Understanding HEAD in Git

June 07, 2020 ■ 2 min read

Do you know how we can use HEAD in Git to reduce keystrokes when doing git push to remote? But before we talk about it we need to first understand what exactly is HEAD in Git.

Note : If you're using GUI tools(even i use them) to do git push then this tip might not be that helpful. But, i think it is important to just understand the fundamentals concepts like HEAD to know how things work in Git and use it whenever required.

In Git, a Commit is the smallest unit representing our code snapshot at a particular point in Git history.

However, when working with Git apart from commits we keep on using following things:

  • Tags (we won't be talking about this today)
  • Branches
  • HEAD

All these 3 things - Tags, Branches and HEAD are nothing but pointers(references) to our commits(each one in a slightly different way).


To understand it more clearly let's look closely at .git folder of a project containing develop and master branches.

> tree .git

|__ HEAD
|__ refs
    |__ heads
    |   |__ master
    |   |__ develop
    |__ remotes
    |   |__ origin
            |__ develop
            |__ master
    |__ tags
# There are other imp folders too. Removed them here for brevity.


As you can see in the above diagram there are 2 refs of local branches develop and master. If you check their content using cat command like following:

> cat ./git/refs/heads/master

> cat ./git/refs/heads/develop

You can see that they contain which "commit" the "branch" points to.

Checkout to develop branch locally and run following command:

> cat .git/HEAD
ref: refs/heads/develop # HEAD points to "develop" branch

Let's switch to master branch and run above command again:

> cat .git/HEAD
ref: refs/heads/master # HEAD points to "master" branch

As you can see HEAD always(except in some case) points to your currently checked out branch locally. It is a pointer to the currently checked out branch. So, overall these are just references to one another.

HEAD -> Branch -> Commit

Credit to Nina Zakharenko's course on Git In-Depth on FrontendMasters where i learned this concept couple of yrs back.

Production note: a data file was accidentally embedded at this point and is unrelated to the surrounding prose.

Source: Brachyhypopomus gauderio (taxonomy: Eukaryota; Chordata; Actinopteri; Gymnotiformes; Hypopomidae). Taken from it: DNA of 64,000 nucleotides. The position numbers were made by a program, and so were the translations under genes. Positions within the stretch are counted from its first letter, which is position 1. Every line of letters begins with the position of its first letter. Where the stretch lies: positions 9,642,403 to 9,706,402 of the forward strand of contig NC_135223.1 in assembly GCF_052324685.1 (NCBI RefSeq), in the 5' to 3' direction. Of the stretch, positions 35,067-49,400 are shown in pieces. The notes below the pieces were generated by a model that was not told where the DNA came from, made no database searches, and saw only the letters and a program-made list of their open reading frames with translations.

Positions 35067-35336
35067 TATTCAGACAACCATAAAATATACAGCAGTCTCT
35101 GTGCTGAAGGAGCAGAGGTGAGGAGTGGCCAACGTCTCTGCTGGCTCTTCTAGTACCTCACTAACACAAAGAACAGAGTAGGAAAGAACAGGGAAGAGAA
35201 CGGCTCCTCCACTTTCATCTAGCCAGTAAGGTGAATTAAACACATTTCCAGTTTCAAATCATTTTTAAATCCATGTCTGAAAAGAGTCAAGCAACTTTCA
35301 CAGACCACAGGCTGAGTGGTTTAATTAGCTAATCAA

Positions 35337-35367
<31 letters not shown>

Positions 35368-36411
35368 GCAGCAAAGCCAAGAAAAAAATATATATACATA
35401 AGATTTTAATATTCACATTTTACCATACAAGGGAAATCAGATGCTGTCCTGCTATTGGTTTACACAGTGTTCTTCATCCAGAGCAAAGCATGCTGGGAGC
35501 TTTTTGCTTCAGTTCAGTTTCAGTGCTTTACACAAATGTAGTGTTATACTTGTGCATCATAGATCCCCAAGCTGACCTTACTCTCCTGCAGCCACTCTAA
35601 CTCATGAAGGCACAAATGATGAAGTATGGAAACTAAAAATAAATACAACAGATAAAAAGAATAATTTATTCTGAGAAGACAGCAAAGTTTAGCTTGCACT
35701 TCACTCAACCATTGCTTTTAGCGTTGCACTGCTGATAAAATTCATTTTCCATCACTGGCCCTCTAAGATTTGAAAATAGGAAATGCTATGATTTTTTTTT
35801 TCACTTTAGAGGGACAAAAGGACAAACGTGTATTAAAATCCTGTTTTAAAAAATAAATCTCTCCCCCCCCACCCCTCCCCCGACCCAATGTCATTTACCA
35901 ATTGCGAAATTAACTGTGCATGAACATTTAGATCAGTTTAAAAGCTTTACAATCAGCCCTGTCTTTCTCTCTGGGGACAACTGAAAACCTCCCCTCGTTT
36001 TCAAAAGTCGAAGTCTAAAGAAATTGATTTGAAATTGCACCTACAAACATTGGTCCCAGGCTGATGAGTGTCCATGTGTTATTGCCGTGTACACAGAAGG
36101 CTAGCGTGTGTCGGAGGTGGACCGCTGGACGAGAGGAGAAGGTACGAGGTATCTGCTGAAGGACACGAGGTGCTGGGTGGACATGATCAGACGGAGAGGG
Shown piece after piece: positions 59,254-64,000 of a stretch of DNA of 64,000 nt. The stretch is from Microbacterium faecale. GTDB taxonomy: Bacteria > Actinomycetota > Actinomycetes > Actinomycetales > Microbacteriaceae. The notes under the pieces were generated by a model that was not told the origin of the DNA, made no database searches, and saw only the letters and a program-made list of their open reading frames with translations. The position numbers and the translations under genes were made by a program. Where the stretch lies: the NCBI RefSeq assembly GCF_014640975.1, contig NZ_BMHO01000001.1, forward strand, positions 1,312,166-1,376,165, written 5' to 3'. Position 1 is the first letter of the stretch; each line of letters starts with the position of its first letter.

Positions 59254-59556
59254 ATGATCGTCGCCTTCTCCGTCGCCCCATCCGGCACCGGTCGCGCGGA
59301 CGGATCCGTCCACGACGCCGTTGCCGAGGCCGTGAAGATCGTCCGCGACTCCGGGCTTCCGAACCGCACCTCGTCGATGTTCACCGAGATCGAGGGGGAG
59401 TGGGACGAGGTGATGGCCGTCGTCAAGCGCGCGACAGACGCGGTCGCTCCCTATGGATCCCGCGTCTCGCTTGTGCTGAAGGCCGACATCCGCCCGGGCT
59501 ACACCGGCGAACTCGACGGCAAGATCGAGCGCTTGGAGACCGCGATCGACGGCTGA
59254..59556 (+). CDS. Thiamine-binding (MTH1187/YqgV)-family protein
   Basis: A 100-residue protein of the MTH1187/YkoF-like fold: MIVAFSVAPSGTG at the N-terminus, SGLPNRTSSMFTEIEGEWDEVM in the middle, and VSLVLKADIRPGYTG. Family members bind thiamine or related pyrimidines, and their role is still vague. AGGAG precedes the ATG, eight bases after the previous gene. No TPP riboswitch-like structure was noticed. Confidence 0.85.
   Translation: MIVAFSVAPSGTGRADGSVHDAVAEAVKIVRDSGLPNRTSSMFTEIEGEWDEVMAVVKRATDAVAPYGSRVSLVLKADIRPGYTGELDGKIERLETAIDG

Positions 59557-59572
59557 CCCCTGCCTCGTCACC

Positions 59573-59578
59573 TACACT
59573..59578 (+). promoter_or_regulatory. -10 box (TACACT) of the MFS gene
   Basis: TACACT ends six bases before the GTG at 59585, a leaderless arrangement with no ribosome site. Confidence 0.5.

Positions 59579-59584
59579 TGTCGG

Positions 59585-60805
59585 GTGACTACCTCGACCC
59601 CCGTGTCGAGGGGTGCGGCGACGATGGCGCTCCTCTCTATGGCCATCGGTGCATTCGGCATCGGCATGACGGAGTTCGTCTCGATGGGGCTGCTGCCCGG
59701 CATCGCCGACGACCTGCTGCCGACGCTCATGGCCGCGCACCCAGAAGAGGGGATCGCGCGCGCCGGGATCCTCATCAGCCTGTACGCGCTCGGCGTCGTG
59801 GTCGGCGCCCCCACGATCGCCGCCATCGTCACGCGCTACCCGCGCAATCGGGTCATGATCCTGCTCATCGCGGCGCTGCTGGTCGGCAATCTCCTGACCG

Git Push

We now know what HEAD is, right? Considering it points to your current branch why not use it to push your current local branch to remote? You must be thinking why even use HEAD i can simply run git push and it works most of the time.

You're right. However, it doesn't works when you try to push some local branch for first time to remote. This is because it doesn't works until upstream branch has been set first.

Every time you run git push for first time on a branch you see the following error:

> git push

fatal: The current branch chore/config-changes has no upstream branch.
To push the current branch and set the remote as upstream, use

git push --set-upstream origin chore/config-changes

And then you go ahead and run command it suggests. This is fine!

Git Push using HEAD

But, now we know what HEAD is! It points to our branch which in turn points to our latest commit on it. So, why not use one of the variant of git push involving HEAD where we don't have to see the same error again. :)


> git push origin HEAD

Yup, that's it 🎉

  • No more errors as git push during the first push.
  • No need to type your branch name as well.
    E.x. - git push origin chore/config-changes

You can even set alias for it in .rc files of your default system shell.

alias gpush="git push origin HEAD"

Then whenever you want to push anything to remote simply run below command without worrying about typing branch names or dealing with errors during first push.

> gpush

That's it. Hope that was useful. I think despite using GUI tools for all such git tasks it is helpful to know small things like this because it can help understand how things work under the hood. So, whenever it is needed you can use them.

As always let me know if there is a better way of doing same thing in comments below. :)

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